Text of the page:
Some could be kindred followers of Robin Hood. Or Lara Croft, Tomb Raider. The ancient Greek Amazons. William Tell. Ishi of the Yahi tribe. The mischievous Cupid. Hunger Games hero, Katniss Everdeen. Or local archers, Cascadian Bowmen.
But who are they really, these modern-day archers? And from whence did they come?
Well, popular local lore puts the Cascadian Bowmen in Springfield in the late 1930s where they did target shooting on property surrounding a local timber mill. They were a group of hunters and hobbyists; men and women with wooden bows and arrows. They formed an archery club and practiced their shooting skills at small gatherings until 1950, when they lost access to the mill grounds. A few years later, 5 club members put their houses up as collateral on a 14-acre wooded parcel bordering the Long Tom River near Noti, and so began the second era of the Cascadian Bowmen.
Today, the original club grounds stretch over 53-acres of beautiful, wooded river land that the National Field Archery Association has rated as a 5-star facility. Marked shooting trails—including the wheelchair accessible Cougar Trail. Campgrounds and barbecue shelter. A 100-yard covered target range plus a top-flight indoor shooting facility and clubhouse. It’s no surprise that Bowmen membership has grown to 200 family-oriented shooters with few pretensions. Their archery skills span the spectrum from youthful novice to aging pro. As member Bob Cockrum puts it, “Archery? It’s a lot like playing golf. You just get yourself a group of friends and come on out!”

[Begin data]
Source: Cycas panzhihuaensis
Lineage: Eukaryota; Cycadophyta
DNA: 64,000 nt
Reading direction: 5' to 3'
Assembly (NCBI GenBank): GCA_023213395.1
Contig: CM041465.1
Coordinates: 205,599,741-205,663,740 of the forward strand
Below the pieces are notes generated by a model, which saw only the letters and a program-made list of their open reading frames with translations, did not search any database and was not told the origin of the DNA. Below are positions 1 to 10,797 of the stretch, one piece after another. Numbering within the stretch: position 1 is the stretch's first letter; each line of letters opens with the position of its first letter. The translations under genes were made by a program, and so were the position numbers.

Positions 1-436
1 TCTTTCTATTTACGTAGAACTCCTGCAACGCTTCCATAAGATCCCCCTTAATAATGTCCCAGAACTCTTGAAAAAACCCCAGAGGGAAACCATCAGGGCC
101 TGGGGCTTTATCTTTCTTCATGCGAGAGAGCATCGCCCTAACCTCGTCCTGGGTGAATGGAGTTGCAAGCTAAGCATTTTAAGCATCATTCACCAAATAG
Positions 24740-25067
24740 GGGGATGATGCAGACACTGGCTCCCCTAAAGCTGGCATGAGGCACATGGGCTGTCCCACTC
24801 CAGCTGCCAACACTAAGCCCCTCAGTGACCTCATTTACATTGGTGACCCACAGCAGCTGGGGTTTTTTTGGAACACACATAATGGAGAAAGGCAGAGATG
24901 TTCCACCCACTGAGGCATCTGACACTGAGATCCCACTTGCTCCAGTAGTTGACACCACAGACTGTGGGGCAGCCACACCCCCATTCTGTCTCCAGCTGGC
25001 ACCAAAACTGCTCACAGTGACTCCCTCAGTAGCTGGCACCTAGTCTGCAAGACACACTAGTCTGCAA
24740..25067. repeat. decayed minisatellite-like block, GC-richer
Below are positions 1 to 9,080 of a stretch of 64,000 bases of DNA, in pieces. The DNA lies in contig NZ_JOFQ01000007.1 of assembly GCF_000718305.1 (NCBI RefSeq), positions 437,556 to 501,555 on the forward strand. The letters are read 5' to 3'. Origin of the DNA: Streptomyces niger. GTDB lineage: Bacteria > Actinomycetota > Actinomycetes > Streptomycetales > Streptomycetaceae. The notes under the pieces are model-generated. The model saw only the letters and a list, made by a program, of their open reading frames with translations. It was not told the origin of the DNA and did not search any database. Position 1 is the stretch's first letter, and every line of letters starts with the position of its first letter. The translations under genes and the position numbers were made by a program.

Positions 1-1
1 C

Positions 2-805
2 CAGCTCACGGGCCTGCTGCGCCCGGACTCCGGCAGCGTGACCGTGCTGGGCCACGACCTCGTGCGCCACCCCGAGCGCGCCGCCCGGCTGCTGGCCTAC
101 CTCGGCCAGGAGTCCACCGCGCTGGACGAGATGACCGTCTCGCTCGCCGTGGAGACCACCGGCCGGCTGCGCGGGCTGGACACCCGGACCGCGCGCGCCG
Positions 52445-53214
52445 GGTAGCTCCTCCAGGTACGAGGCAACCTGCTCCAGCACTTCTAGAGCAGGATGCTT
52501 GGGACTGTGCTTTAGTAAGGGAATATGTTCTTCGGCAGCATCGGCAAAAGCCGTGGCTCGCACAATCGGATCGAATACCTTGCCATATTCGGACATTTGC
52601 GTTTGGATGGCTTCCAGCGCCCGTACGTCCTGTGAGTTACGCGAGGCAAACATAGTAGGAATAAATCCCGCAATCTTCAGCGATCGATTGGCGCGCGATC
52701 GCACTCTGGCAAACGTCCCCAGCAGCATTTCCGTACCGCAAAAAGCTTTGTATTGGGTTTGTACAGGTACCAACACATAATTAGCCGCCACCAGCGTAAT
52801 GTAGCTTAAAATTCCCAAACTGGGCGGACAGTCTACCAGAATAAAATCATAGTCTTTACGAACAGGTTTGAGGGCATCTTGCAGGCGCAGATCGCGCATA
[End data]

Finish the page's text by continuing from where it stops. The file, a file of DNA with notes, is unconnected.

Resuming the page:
And get on out they do. Club grounds are open 24-7. But the nonprofit Bowmen also hosts organized, monthly activities that often draw in regional participants; like the summer’s signature event, the Greater Oregon Safari, or “trained to hunt” competitions—endurance events with shooters running trails carrying 50-pound packs on their backs.
It’s good, healthy fun, says club president, Jim Steele, and he welcomes new shooters of all abilities into the fold. Cascadian Bowmen, he says, has plenty of room to grow. “We could double our membership. And that would be fantastic!”